A 2012 Kia Optima, included in the Hyundai and Kia recall.

Hyundai and Kia are recalling over 168,000 vehicles including Hyundai Sonata and Kia Optima sedans, Hyundai Santa Fe Sport SUVs, and Kia Sorento and Sportage SUVs because they may have been improperly repaired under a prior recall. That work could result in a fuel leak, raising the risk of a fire, the automakers say.

The recall follows dozens of reports of spontaneous engine fires unrelated to crashes in both Hyundai and Kia vehicles. Hyundai and Kia are run as separate business units, but they share a corporate parent and their cars often share parts, design, and engineering.

The Center for Auto Safety (CAS), a consumer watchdog group, filed a formal petition with the National Highway Traffic Safety Administration (NHTSA) in June 2018 to investigate the complaints of fires.

The vehicles included in today’s recall have a 2.4-liter four-cylinder engine that was used by both automakers, and all had their engines replaced as part of a 2017 recall that addressed engine knocking and stalling due to improper machining of parts.

CAS found 120 complaints in the NHTSA database in which consumers reported fires without a collision, and the organization said that at least six people have been injured in these incidents. Kia says that it is not aware of any accidents or injuries related to the recall it issued today.

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“Cars shouldn't be catching fire, especially in the absence of a crash, so it is shocking how long it has taken Hyundai, Kia, and the government to respond to these vehicle fires,” said William Wallace, senior policy analyst for Consumer Reports. “While we’re glad Hyundai and Kia finally announced a recall, there’s no way to know whether it includes all affected vehicles or whether the fix will work, given the government shutdown and the companies’ past failures related to these fires.”

Kia declined to answer questions about whether there had been any property damage related to the recall. In a statement, Hyundai said it was unaware of any fires caused by this issue, but is conducting the recall “out of an abundance of caution.”

Jason Levine, executive director of CAS, agreed that it was “refreshing” to see a recall, but he warned that it may be too limited in scope. CAS had called for a recall of all 2011-2014 Kia Sorento and Hyundai Santa Fe SUVs, Hyundai Sonata and Kia Optima sedans, and all 2010-2015 Soul SUVs. As it stands, Levine told CR that the current recall may “legitimately make consumers wonder about the sincerity of the automakers’ efforts to address these dangerous fires.”

Software Update

In addition to the recall, both automakers announced a software update and warranty extension that affects about 2 million 2011-2018 Hyundai Sonata sedans and 2013-2018 Hyundai Santa Fe Sport SUVs, and about 1.6 million 2011-2018 Kia Optima sedans, 2012-2018 Kia Sorento SUVs, and 2011-2018 Kia Sportage SUVs.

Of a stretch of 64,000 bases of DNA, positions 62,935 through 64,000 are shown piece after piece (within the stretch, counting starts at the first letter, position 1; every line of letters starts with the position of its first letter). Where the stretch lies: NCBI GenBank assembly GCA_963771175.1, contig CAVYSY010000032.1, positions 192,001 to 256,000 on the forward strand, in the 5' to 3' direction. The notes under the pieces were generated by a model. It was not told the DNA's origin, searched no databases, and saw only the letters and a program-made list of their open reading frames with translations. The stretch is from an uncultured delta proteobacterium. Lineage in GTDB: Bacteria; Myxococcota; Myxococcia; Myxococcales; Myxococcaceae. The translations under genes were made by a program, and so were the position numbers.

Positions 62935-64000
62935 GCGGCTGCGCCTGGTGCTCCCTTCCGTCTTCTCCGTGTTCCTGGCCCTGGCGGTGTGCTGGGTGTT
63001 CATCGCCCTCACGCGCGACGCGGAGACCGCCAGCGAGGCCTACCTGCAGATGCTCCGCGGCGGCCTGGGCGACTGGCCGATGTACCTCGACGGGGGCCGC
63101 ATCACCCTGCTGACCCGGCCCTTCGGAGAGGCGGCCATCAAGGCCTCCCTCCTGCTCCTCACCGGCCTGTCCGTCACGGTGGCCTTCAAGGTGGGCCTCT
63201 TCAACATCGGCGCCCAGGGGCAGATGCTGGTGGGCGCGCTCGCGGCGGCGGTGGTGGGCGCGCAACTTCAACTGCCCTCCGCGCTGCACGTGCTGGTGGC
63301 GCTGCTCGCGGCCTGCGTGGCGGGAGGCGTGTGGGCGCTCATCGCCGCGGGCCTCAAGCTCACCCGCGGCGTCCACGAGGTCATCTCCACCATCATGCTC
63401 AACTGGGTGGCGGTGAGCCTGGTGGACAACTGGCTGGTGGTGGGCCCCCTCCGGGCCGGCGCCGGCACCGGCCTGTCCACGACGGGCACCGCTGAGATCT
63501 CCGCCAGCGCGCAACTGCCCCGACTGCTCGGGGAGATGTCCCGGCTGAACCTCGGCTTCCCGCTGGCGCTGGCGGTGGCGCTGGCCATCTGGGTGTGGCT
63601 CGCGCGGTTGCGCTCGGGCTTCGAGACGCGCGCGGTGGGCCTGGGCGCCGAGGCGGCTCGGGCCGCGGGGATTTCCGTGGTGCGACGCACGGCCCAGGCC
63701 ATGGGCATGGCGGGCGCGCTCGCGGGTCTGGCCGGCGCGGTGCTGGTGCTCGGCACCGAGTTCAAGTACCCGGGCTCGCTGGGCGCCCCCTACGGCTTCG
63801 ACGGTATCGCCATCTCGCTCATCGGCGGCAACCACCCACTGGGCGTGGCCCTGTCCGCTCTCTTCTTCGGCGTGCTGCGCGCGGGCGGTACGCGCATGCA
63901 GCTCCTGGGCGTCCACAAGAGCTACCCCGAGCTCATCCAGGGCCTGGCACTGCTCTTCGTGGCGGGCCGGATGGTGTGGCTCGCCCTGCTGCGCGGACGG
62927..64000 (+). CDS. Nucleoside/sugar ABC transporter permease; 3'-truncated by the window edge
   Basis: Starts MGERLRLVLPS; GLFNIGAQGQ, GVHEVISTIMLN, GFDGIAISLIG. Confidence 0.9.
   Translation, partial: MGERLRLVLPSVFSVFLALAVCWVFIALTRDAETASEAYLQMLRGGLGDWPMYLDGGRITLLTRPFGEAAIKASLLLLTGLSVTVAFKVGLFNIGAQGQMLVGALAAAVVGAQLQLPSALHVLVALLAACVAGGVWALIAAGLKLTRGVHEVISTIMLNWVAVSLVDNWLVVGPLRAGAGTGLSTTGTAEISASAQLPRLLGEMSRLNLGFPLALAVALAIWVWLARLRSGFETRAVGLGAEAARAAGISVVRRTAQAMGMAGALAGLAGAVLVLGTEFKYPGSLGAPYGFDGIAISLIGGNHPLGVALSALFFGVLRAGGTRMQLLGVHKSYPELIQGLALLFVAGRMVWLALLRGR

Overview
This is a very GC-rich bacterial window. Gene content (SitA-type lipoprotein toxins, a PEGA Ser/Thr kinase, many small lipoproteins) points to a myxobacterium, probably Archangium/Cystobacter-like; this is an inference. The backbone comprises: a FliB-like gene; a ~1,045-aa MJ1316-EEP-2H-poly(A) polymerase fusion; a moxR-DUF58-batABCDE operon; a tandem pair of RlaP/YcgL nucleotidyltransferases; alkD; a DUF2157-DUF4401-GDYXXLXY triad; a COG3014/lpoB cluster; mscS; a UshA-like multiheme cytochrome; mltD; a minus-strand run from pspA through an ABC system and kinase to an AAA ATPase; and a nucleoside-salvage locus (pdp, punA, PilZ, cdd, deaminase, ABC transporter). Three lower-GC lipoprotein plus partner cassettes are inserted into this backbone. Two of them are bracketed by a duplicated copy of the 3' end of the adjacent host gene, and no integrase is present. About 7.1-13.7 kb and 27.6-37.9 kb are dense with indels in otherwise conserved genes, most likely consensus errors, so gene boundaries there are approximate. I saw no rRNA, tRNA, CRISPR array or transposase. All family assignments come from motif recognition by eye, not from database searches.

According to the automakers, the software update will protect the engine from damage that could lead to vibrations or stalling. In addition, engine warranties will be increased to 10 years and 120,000 miles. Owners of affected vehicles can contact their dealer for a free software update.

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The Details

Vehicles recalled: Over 168,000 cars and SUVs, including:

• All 2011-2014 Hyundai Sonata sedans that received an engine replacement under Recall No. 15V-568 or 17V-226
• All 2013-2014 Hyundai Santa Fe Sport SUVs that received an engine replacement under Recall No. 15V-568 or 17V-226
• All 2011-2014 Kia Optima sedans manufactured from Aug. 12, 2010 through May 15, 2014 that received an engine replacement under Recall No. 17V224
• All 2012-2014 Kia Sorento SUVs manufactured from April 19, 2011 through Feb. 10, 2014 that received an engine replacement under Recall No. 17V224
• All 2011-2013 Kia Sportage SUVs manufactured from Dec. 30, 2010 through Aug. 30, 2013 that received an engine replacement under Recall No. 17V224.

The problem: According to Hyundai and Kia, a high-pressure fuel line may have been damaged, misaligned, or improperly adjusted during the engine replacement procedure. That could allow fuel to leak and increase the risk of fire.

The fix: Dealers will inspect the connection between the high-pressure fuel pipe and the fuel pump outlet. If the dealer detects leaking fuel, they will replace the fuel pipe and properly install a new one, at no charge to owners.

How to contact the manufacturer: Hyundai and Kia said they would notify owners via first-class mail. Owners of affected vehicles may call Hyundai at 800-633-5151 or Kia at 800-333-4542.

NHTSA campaign number: There is no NHTSA campaign number for this recall yet.

2012 Kia Sorento included in latest Kia recall for fire risk
2012 Kia Sorento